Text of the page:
Thursday, December 13, 2018

The Fast of the Fifth of Tevet

Aside from Yom Kippur, which is mentioned in the Torah, all the other fasts on the Jewish calendar are Rabbinic in nature, and find their rabbinic source in a single Scriptural verse: “Thus said the Lord, Master of Legions. The fast of the fourth, the fast of the fifth, the fast of the seventh and the fast of the tenth will be to the House of Judah for joy and for gladness and for happy festivals. Only love truth and peace” (Zechariah 8:19). The rabbis interpret the ordinal numbers in this verse as referencing the months of the rabbinic fasts. Thus, the “fast of the fourth” refers to the 17th of Tammuz, the fourth month (Judaism begins numbering the months from Nisan, the month of Passover; the “fast of the fifth” references Tisha B’av, the anniversary of the destruction of both Temples in Jerusalem; the “fast of the seventh” corresponds to the Fast of Gedaliah, on the 3rd of Tishrei; finally, the “fast of the tenth” refers to Asara b’Tevet, the fast of the Tenth of Tevet.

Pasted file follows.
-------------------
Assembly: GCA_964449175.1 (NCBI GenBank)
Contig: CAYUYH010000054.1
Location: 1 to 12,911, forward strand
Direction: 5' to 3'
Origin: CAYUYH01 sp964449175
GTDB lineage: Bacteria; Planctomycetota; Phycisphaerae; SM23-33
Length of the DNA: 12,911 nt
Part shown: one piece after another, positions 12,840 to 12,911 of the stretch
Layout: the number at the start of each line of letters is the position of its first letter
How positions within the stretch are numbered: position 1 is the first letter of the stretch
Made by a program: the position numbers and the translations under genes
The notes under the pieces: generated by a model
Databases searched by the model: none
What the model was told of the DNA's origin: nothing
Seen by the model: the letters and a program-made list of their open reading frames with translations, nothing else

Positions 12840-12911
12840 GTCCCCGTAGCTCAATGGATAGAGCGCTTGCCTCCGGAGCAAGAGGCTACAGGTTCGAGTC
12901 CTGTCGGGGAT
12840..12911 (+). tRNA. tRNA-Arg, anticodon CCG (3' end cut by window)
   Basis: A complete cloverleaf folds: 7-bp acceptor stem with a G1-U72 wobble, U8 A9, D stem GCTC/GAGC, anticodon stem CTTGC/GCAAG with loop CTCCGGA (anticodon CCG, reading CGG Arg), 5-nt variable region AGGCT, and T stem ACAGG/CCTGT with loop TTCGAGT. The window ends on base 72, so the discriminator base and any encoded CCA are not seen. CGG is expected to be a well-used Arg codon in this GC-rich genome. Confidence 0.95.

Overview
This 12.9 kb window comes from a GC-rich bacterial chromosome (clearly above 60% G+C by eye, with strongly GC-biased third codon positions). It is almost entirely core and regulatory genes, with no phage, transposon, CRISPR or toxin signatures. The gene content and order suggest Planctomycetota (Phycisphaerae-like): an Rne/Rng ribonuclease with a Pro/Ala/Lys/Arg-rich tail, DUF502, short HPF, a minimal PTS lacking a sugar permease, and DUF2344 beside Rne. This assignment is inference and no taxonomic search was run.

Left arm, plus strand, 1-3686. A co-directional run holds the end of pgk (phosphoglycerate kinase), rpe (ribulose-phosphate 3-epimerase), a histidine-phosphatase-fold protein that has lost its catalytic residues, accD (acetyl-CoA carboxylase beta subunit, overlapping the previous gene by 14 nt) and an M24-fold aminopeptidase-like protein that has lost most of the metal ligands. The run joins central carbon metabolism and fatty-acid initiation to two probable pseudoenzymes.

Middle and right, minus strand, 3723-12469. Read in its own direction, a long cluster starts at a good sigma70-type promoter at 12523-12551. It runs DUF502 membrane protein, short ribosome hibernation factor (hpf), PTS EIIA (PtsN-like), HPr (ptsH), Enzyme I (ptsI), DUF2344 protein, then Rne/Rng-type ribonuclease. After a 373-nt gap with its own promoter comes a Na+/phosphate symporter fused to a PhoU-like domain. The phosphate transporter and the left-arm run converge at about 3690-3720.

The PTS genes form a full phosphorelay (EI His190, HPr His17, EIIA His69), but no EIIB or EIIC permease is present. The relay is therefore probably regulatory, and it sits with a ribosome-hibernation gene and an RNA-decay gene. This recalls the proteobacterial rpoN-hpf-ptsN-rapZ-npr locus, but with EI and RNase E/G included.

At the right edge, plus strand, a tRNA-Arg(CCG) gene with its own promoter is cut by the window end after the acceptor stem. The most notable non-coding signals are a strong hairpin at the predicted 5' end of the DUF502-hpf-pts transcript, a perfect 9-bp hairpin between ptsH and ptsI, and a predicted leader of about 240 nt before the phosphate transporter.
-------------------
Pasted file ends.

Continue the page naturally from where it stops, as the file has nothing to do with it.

However, there is a dissenting view regarding the identity of the “fast of the tenth.” The Talmud (Rosh Hashana 18b) records the view of Rabbi Shimon, who suggests that the fast in the tenth month refers to a fast that is no longer observed, the fast of the Fifth of Tevet.

Scripture records that the prophet Ezekiel, who was living in Babylonia, first learned of the destruction of the First Temple a few days short of five months later, on the fifth of Tevet.

It happened on the twelfth year of our exile, in the tenth month, on the fifth of the month: a fugitive came to me from Jerusalem, saying, ‘The City has been conquered.’" (Ezekiel 33:21).

While today the fast of the fifth of Tevet is no longer observed, it behooves us to recall a day when the leading Jew of the time received word of the worst event of that era, and probably the worst event that had befallen the Jewish people up until that time, the Temple’s destruction! The time and location when one receives terrible tidings should remain forever seared in one’s memory. For the prophet Ezekiel, that was the day of the destruction.

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